There’s a look people get when they learn that I am Latina—a narrowing of the eyes, a slow glance up and down my body, and almost every time, a purred “oh…really?” It doesn’t matter that I’m an accomplished creative. It doesn’t matter that we’re discussing politics, or culture, or science, or history, or art. The hypersexualisation is almost always instantly there.
“You’re Latina? Really? You don’t look it—you must be great in bed,” and its codicil, “Man—remind me not to piss you off!”
I don’t look the stereotype, and I’m sure you know what it is: dark skin—but not too dark. Curves. Push-up bra. Or slick hair, slicker attitude. Wild. Needing to be tamed. And always, always, up for anything sexual—especially if we initiate it.
The various stereotypes and objectification have long been around for Latinx. The suave and flirtatious Latin lover. The macho gangster. The hot and spicy, super sassy domestic worker. The heat of passion, whether it be for anger or for amor.
Suddenly, in conversation, I’ve gone from being a person to an object, an object being evaluated solely on supposed sexual prowess and proclivity.
Latinx stars dealing with stereotypes
Modern Family star Sofia Vergara—who physically fits the stereotype thanks to skin color, make-up, and wardrobe—plays a trophy wife to a rich, older, white man. Gina Torres, who has darker skin, never gets Latina roles. Lana Parrilla plays an evil queen on Once Upon A Time.
No one remembers that actress Cameron Diaz and original Wonder Woman star Lynda Carter are Latina women. Carter was born Linda Jean Córdova Carter to a Mexican mother and is of Mexican, Spanish, and French descent.
Oscar-winning actress Rita Moreno has said, “If I played a Latina, I always had to be too sexy and too easy. I hated that.” And this is just a small gloss of some of the more public, diverse, faces of Latina women.
There’s absolutely nothing wrong—in fact, there’s everything right—with Latinx women being themselves, just as every other human gets to be—sexual, non-sexual, feeling, non-feeling, happy, angry, sad, celebratory. The issue is the stereotyping—the imposition of how we’re supposed to look, how we’re supposed to act, the erasure of our histories, our gorgeously varied culture and ethnicities, and our abilities.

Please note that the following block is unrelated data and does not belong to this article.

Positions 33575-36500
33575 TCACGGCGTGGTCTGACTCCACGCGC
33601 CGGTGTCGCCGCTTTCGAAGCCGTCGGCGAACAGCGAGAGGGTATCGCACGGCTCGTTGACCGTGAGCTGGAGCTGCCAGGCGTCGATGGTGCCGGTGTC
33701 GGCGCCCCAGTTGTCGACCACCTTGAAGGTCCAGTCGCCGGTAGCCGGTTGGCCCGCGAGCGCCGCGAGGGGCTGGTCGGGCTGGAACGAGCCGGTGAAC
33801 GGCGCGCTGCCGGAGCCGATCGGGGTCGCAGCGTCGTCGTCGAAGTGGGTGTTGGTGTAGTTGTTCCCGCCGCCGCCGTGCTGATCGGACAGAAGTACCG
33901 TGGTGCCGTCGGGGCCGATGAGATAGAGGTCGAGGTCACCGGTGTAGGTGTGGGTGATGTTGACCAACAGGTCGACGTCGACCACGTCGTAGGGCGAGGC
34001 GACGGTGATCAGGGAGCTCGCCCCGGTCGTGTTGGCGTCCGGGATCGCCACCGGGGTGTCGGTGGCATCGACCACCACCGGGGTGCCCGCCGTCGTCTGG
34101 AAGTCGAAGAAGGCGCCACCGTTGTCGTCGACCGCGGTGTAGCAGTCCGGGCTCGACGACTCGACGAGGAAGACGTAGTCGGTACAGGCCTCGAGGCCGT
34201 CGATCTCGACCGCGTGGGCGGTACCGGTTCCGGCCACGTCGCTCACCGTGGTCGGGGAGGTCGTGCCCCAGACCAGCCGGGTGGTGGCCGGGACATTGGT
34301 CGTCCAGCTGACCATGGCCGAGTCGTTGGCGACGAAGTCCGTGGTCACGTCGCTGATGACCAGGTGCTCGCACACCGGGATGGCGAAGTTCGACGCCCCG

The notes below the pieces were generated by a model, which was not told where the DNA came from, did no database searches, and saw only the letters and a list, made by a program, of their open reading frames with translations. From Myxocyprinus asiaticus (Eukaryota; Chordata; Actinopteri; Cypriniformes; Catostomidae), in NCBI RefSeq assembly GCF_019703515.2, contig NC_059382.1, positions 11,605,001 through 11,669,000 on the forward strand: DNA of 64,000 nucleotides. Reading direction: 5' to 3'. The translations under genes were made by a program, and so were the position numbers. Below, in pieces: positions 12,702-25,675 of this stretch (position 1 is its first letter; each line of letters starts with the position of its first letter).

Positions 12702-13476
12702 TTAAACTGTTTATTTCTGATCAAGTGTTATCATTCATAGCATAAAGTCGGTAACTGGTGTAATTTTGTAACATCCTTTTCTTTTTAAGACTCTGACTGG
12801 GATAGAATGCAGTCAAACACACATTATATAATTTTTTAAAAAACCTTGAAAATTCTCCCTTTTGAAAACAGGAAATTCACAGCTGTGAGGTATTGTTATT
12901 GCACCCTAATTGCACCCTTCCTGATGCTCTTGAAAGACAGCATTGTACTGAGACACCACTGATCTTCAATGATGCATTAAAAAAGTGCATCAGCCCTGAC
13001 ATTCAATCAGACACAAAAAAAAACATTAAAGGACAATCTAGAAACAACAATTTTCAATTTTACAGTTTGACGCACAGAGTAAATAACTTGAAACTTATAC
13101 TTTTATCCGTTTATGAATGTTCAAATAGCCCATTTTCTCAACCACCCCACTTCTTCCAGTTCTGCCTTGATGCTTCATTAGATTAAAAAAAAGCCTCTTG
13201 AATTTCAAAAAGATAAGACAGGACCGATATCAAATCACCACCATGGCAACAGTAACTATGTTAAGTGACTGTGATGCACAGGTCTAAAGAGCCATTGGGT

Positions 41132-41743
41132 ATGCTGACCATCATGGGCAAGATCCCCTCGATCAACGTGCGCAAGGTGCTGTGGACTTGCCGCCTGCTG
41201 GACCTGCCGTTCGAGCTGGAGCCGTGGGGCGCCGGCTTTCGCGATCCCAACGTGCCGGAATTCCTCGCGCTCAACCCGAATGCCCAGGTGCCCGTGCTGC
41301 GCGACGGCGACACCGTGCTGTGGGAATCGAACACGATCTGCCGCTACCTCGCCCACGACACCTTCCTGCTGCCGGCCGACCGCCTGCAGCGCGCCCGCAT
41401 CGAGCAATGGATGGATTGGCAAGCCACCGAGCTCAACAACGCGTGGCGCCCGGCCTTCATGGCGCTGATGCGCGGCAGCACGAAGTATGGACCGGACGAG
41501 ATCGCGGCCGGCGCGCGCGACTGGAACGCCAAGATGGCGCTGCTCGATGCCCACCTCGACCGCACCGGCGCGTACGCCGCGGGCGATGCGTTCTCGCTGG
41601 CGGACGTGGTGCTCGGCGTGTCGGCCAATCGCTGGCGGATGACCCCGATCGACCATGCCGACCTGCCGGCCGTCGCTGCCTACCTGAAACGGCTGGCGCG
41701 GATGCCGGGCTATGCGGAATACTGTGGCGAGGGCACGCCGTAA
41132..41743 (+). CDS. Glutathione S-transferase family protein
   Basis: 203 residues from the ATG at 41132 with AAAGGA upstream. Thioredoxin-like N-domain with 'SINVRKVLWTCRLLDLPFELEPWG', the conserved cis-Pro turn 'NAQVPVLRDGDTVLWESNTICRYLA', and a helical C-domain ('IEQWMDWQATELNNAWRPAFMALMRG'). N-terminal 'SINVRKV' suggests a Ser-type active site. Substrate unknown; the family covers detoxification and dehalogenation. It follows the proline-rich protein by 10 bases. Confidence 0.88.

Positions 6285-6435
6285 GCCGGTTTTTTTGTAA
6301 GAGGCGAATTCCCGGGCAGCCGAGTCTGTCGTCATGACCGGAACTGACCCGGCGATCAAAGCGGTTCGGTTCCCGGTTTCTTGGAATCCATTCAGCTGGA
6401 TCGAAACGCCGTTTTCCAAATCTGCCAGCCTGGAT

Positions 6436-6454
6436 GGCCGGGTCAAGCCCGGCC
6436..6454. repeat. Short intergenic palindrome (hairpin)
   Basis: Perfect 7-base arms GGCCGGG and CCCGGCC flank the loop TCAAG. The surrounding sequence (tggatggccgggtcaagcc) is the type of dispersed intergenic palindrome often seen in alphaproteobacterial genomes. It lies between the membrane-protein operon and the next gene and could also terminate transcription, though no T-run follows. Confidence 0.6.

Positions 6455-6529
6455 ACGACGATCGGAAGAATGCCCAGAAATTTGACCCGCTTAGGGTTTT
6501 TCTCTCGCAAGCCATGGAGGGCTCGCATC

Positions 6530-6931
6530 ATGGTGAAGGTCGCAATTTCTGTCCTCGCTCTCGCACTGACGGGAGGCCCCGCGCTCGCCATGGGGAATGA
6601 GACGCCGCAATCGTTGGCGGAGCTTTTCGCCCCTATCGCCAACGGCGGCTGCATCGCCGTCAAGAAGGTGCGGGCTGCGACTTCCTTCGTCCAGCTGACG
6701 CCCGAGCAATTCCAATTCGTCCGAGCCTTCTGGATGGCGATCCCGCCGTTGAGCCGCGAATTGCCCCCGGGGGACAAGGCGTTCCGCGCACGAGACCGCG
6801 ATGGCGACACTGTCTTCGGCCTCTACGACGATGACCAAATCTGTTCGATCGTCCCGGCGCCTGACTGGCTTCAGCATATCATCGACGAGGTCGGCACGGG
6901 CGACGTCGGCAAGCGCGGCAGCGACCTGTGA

Not just tacos and hotness
Those of Latinx origin and/or descent can be of any ethnic and cultural mix, whether they’re from lands where native peoples were colonized in the Americas, immigrants brought in as labor (such as the various Asian cultures present also in the South Americas), the slaves (again, the New World), and the marauding Europeans.
Latinx cultures embraces and infuses people of every ethnic origin, religion, and every other “difference” you can think of, all under the umbrella of being Latinx. We are Caucasian, African, Indigenous, Asian, and Arab. But you wouldn’t know this from what gets seen (and many times read, too) in media.
Despite our vast diversity, it still seems that most people who aren’t familiar with our culture know only two things about us: tacos and “hot”.
No, not hot as in “spicy,” (though that may be there, too), but hot as in “overly emotional” (a phrase used so often to dismiss legitimate expression of grievance), and as “hypersexual.” Which is why I get those looks in a conversation.
We are international by history and circumstance. We are people, with just as myriad qualities, sorrows, and joys, as anyone else. And we are tired of this little box.
PS: My response to folks when I get those statements above are usually the following: a) thanks for showing me who you are and b) I was born in Brooklyn and raised in NYC—it’s usually a good idea to not piss us off!
(Copyright picture above: dreamstime/dimitry romanchuck)
Artist-musician, award-winning author, and Lambda finalist JD Glass provides powerful stories that allow the reader to rejoice and wonder, stumble and fall, then rejoice again at the amazing experience of being human. JD has just published Drawn Together with Ylva.
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